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How to use critical analysis

deep reading

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Surface readers can put in the hours of reading, but still see very little reward for their efforts. Deep readers get maximum value out of the time they spend reading. If you're not already a deep reader, you need to plan to become one - fast.

Deep reading is very much like deep thinking: when you read deeply you think about what you're reading, reflect on how you feel about what you read, and think about the 'big picture'. Deep reading is something you can learn to do, and it's a skill that will serve you well throughout university and into your graduate career.

The following activity introduces you to some questions you should ask when you need to read a text deeply. After time, you'll be asking these questions subconsciously every time you read something. You'll also start a reading record that will prove very useful when you come to revise for an exam.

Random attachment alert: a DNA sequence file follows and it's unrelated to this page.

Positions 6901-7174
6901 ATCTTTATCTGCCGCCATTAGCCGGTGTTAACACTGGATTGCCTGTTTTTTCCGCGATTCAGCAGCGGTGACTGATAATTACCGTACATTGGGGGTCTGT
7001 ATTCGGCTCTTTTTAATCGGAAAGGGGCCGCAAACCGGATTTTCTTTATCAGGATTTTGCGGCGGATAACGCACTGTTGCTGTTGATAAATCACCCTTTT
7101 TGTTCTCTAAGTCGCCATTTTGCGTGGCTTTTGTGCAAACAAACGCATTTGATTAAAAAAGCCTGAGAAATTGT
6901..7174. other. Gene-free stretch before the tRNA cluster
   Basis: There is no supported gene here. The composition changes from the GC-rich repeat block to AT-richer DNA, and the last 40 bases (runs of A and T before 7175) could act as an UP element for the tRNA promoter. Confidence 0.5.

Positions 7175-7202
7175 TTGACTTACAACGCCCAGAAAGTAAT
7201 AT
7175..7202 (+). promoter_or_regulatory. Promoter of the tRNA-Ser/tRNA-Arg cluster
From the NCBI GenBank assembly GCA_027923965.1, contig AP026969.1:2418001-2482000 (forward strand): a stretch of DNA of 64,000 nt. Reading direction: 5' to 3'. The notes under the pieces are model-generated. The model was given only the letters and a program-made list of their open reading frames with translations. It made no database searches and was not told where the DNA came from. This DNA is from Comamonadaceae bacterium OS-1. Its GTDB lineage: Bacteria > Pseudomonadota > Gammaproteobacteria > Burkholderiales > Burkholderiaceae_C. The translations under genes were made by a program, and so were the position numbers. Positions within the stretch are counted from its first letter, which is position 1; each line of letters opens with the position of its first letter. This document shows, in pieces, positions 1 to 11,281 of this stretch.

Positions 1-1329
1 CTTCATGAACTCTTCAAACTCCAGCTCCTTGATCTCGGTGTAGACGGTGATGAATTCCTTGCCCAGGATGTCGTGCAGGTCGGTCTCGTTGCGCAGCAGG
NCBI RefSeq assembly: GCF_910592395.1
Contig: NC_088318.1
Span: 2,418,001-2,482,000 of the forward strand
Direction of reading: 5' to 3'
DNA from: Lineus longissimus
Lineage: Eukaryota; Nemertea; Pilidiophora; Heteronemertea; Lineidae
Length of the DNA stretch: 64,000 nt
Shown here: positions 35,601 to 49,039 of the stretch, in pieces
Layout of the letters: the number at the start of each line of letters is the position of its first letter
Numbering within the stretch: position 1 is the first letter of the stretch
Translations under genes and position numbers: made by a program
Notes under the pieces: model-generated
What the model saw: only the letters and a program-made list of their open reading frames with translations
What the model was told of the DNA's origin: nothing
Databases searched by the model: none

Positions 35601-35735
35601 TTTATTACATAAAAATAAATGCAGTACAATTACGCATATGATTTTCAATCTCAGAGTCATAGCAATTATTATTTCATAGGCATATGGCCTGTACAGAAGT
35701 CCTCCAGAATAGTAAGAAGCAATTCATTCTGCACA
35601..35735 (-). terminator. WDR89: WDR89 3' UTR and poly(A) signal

Activity: Deep reading - take as long as you need

1. Get hold of a notebook, or invest in some filing cards - you'll need something that will be suitable for recording what you read.

2. Next time you read something, create an entry in your reading record. Write the title and author(s) of the text you are reading at the top of your entry.

3. As you read, make notes under these headings...

  • In one sentence, what is this text about?
  • What are the main arguments?
  • How does this relate to other things I've read? (Does this article confirm or contradict things I've read previously?)
  • Where does it fit in the big picture?

4. Ask these questions for each new text you read, and keep a record of your answers.

Recommended Further Reading

Becoming a deep reader is the first stage in becoming that most important of things: a critical reader.

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